Peter Berry, Slow Puncture, dementia and Alzheimer's, The Table Read
Peter Berry

I wrote an introduction, enlisted a local photographer to provide some photos of Suffolk and, because we self-published on Amazon, the project only took a few months until the book was released.  Every time Peter sees one of his poems, he is amazed that he wrote it! And every time I see Peter’s reaction, I’m delighted that I captured his thoughts.

Focusing on your latest release. What made you want to write Walk With Me?

Peter often says that his “words are written in sand and lost to the tides of dementia”.  He had asked me to carve his words in stone so they were not lost.  That was the motivation behind his poetry book.

What were your biggest challenges with writing Walk With Me?

Because Peter’s words reached me via text and often had spelling errors (due to his dementia and fatigue) and were without punctuation, the biggest challenge was to portray his words without becoming too editorial.  I decided to correct the spelling and add a few commas and full stops but I was very keen to keep the words as Peter-like as possible to reflect what it was like for him, living with a progressive and terminal condition.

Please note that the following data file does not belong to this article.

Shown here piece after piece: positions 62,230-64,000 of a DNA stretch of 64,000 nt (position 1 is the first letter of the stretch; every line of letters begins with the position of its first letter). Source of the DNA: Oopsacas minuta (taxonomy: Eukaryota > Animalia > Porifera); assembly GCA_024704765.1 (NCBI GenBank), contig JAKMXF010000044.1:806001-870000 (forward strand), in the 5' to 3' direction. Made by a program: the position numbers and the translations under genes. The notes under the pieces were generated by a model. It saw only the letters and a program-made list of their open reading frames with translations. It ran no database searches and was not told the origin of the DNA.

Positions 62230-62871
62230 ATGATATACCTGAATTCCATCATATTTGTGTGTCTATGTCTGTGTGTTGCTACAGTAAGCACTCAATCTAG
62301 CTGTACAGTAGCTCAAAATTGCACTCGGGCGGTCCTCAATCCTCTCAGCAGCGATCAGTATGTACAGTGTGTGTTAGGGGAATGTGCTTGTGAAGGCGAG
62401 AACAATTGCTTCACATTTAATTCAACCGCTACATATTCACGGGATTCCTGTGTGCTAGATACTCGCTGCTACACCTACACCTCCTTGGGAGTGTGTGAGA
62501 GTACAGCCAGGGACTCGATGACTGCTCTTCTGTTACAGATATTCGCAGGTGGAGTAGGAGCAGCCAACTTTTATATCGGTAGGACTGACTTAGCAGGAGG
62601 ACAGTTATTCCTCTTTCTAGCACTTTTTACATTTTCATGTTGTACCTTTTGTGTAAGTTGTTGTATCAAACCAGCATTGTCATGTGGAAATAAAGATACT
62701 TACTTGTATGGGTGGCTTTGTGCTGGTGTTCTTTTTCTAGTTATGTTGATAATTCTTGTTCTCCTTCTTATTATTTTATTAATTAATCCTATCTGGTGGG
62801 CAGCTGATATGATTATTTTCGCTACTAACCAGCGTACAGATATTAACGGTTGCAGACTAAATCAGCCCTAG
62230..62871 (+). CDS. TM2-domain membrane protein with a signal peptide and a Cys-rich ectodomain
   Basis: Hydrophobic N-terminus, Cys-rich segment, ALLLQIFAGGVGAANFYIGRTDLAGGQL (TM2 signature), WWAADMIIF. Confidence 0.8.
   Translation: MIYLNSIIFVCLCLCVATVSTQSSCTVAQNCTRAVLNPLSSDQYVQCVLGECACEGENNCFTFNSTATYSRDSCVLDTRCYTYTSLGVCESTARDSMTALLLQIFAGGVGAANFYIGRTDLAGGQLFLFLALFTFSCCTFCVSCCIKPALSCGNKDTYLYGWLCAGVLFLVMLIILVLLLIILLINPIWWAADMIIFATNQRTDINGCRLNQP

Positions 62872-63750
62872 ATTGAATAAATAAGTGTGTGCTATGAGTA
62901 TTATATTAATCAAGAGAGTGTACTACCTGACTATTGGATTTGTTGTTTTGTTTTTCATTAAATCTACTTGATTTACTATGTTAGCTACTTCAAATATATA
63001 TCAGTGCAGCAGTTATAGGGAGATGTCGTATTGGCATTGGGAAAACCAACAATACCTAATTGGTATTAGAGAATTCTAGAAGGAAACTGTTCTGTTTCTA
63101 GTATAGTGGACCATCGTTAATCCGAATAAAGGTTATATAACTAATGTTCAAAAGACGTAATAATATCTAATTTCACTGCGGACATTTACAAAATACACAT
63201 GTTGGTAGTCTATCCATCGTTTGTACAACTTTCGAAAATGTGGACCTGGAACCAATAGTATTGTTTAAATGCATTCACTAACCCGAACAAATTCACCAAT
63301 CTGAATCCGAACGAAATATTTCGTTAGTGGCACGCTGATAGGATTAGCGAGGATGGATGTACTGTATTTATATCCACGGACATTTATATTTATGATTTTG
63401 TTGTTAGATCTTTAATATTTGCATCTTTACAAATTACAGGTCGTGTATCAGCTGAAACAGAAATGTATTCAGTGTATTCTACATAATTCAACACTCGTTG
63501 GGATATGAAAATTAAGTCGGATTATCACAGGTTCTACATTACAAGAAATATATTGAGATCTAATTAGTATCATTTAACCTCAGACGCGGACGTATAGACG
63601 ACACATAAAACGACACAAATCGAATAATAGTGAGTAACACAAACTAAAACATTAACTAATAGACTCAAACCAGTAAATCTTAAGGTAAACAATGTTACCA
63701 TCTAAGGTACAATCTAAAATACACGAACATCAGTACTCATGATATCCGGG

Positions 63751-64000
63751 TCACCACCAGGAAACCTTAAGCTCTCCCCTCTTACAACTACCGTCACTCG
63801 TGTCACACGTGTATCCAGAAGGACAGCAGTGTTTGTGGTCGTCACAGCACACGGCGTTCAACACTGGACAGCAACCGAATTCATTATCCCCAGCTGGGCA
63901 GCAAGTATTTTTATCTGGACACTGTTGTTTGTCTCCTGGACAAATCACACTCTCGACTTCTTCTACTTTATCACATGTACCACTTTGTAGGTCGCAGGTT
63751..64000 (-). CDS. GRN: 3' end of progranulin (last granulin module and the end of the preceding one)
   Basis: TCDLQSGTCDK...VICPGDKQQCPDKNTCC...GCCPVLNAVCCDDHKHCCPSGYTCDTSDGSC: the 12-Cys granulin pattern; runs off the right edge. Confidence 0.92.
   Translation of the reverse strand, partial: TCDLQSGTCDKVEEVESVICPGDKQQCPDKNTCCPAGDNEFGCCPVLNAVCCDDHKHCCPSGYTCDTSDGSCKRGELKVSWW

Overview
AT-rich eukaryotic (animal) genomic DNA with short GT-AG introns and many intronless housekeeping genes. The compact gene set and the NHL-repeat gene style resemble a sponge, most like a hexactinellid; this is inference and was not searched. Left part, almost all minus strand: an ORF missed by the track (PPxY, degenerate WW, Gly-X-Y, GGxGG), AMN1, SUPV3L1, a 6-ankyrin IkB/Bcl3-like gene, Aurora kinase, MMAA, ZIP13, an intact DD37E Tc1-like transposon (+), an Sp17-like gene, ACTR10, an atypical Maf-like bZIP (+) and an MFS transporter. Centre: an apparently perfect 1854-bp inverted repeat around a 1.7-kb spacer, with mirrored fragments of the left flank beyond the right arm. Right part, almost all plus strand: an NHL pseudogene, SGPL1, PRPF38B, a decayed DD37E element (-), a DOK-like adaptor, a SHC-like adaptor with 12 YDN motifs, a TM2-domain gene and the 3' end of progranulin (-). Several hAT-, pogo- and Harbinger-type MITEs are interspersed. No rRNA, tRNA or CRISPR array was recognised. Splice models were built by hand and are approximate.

Do you keep to a theme with your poems, or just go where the mood strikes?

Peter’s themes are very much linked to fog, cloud, sepia colours: he is exploring what it’s like to live with dementia and memory loss. 

What is your favourite poem in Walk With Me about and what inspired it?

There’s a poem called “Dance for Life” This is a short poem so here it is:

I have learned to walk hand in hand with Alzheimer’s

Without letting its grip become too hard.

I have learned how to warm its cold clasp,

Softening its hold.

Walking along Alzheimer’s is an art.

Trying not to stand in its shadow

We become dancer in a dance for life.

When I read this, I thought this was analogous with how we are all now walking hand in hand with Covid and it just tugged at me a little more than the others as it struck a more personal note.

Walk With Me, poetry book by Deb Bunt and Pete Berry, on The Table Read
Walk With Me

Does music help you write or is it a distraction?

Peter finds music very distracting particularly loud music.  Although I love classical music, I have to have silence when I’m writing.